Rivaling Amboseli for beauty and nature, Lake Nakuru National Park is Kenya’s second most visited national park. Lying in central Kenya, it is 140km north-west of Nairobi in the Nakuru district of the Rift Valley.
Thanks to the diverse ecosystem of the lake and the wooded and bushy grasslands that surround it, Lake Nakuru National Park is one of the best places in Africa to see leopards, rhinos and other favorite animals on safari. The most famous attraction here, however, is the thousands of flamingos that ring the water.
Overall, there are more than 50 species of mammals and 450 species of birds that call this amazing landscape home.
Lake Nakuru National Park cost
The entry fee is $80 for adults and $40 for students and children. Try to pay in US$ rather than KSH (Kenyan Shillings) as the fee is calculated at a very unfavorable rate from dollars. Additional fees for vehicles are required, with the amount calculated by the number seats.
KWS has started a ‘SafariCard’ scheme, which you can buy in advance and load with money to use at several parks in Kenya for a discounted entry fee.
Lake Nakuru National Park highlights
Bird lovers will be amazed by the sights on Lake Nakuru – from the flocks of flamingos to pelicans and others, there are more than enough species to keep even the most dedicated twitcher happy. The view from the top of Baboon Cliff looking down over the water is a must-see for any visitor! The park is also home to the Big Five and you’ll able to spot lounging lions and leopards on a safari.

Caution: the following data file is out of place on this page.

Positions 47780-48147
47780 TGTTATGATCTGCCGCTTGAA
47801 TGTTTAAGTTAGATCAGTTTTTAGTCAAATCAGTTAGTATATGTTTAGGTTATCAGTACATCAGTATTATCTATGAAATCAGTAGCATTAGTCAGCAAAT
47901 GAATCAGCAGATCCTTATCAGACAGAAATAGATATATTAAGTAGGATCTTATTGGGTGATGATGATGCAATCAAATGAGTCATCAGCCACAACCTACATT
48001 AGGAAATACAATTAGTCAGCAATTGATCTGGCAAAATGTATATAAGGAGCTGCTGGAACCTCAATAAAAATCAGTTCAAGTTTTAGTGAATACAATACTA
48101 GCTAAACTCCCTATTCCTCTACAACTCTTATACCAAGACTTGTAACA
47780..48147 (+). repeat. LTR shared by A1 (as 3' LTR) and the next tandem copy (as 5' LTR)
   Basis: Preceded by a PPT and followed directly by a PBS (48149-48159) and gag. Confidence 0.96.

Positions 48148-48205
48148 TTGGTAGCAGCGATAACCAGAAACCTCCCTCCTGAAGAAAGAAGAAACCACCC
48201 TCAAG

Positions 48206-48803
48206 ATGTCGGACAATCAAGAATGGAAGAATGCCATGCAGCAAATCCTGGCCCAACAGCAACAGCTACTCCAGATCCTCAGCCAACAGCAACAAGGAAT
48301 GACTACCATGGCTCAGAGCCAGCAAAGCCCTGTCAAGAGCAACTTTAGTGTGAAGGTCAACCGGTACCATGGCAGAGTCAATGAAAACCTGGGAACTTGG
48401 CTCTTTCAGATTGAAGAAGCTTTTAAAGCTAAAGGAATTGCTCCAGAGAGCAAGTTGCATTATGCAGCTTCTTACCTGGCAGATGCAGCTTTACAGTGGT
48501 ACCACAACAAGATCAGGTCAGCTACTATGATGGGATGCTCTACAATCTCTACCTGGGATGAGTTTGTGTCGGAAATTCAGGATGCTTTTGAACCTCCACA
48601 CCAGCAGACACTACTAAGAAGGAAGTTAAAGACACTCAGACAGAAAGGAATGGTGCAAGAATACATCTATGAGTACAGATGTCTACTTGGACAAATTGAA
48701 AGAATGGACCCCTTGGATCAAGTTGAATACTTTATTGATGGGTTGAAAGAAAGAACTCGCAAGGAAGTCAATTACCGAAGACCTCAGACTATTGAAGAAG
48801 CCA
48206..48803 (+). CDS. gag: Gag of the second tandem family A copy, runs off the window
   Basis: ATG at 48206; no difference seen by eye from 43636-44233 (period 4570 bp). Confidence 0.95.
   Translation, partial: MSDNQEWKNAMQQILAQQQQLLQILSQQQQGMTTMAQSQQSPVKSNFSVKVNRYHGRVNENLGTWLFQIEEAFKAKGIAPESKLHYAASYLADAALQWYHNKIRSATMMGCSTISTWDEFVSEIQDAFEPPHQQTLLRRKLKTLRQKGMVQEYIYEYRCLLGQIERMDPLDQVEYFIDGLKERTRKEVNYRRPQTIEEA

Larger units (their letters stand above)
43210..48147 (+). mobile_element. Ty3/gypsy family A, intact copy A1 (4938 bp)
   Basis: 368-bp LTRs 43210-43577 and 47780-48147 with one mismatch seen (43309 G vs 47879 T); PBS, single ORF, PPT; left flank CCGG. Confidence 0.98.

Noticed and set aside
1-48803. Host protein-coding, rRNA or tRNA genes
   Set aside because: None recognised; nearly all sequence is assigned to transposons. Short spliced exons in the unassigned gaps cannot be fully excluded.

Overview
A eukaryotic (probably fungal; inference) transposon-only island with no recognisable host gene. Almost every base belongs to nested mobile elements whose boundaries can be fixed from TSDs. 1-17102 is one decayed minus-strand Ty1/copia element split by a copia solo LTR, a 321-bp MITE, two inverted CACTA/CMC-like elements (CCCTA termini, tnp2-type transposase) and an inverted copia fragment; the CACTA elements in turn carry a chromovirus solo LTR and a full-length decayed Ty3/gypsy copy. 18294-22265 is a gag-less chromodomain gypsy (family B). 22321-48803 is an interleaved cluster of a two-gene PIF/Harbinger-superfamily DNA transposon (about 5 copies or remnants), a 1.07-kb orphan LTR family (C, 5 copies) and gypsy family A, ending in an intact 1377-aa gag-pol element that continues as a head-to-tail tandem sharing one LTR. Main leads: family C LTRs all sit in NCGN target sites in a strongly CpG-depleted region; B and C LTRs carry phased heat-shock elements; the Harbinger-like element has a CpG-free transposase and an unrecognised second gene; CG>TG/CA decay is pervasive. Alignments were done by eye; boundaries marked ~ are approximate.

Lake Nakuru is also partly a wildlife sanctuary, with a large fenced area around the lake set aside for protecting the rare black rhino, white rhinos, and giraffes.
Activities at Lake Nakuru National Park
There are excellent opportunities for game drives and bird watching in this beautiful national park, with a range of tours available from lodges and travel companies. Try a photo safari for something a little different – the park has lots of established viewpoints where you can stop for photo opportunities and even have a picnic at one of the tables.
The park area is also home to Makalia Falls and you can leave your vehicle nearby then take a short hike amongst the wildlife to the waterfall for more amazing views.
Getting t0 Lake Nakuru National Park
The main entrance to the park is just south (about 2km) of the town of Nakuru on the Nairobi-Nakuru highway. If you don’t have your own wheels, you can even hire a taxi from town to drive you to and around the park for around KSH2000 for a few hours. Inside the park, the roads are well serviced and accessible.
Further afield, there’s a tarmac road (the main A104) all the way to Nairobi and there’s an airstrip at Naishi for fly-in safaris. If you’re coming from Masai Mara or Elementaita, there’s also access to the park via the smaller Nderit Gate.
Where to stay in Lake Nakuru National Park
There are number of options for accommodation in both the park itself and the nearby town of Nakuru. For rooms in town, try the budget-friendly Wildlife Club of Kenya Guesthouse, where rooms are clean and comfortable with shared lounge, bathroom and kitchen facilities.
Inside the park gates, there’s a large public campsite (adults $10, children $5) just inside the main gate with good facilities for the whole family. If you’re looking for more luxury, there’s Lake Nakuru Lodge which offers first class rooms, service and cuisine with great views and organized game drives included. Also upmarket is the Sarova Lion Hill Lodge with reasonable rates, a bar/restaurant and great views from high up on the eastern slope of the lake.
When to go to Lake Nakuru National Park
The climate in this region is perfect for a safari – not too hot or cold! However, there is a lot of rain all year, especially in the late afternoon. Between July and December or January and March are the dryer seasons but these peak seasons are also busier and more expensive. Avoid the crowds in December or from April to June – because the park is fenced, there’s no danger of missing the wildlife during wet months.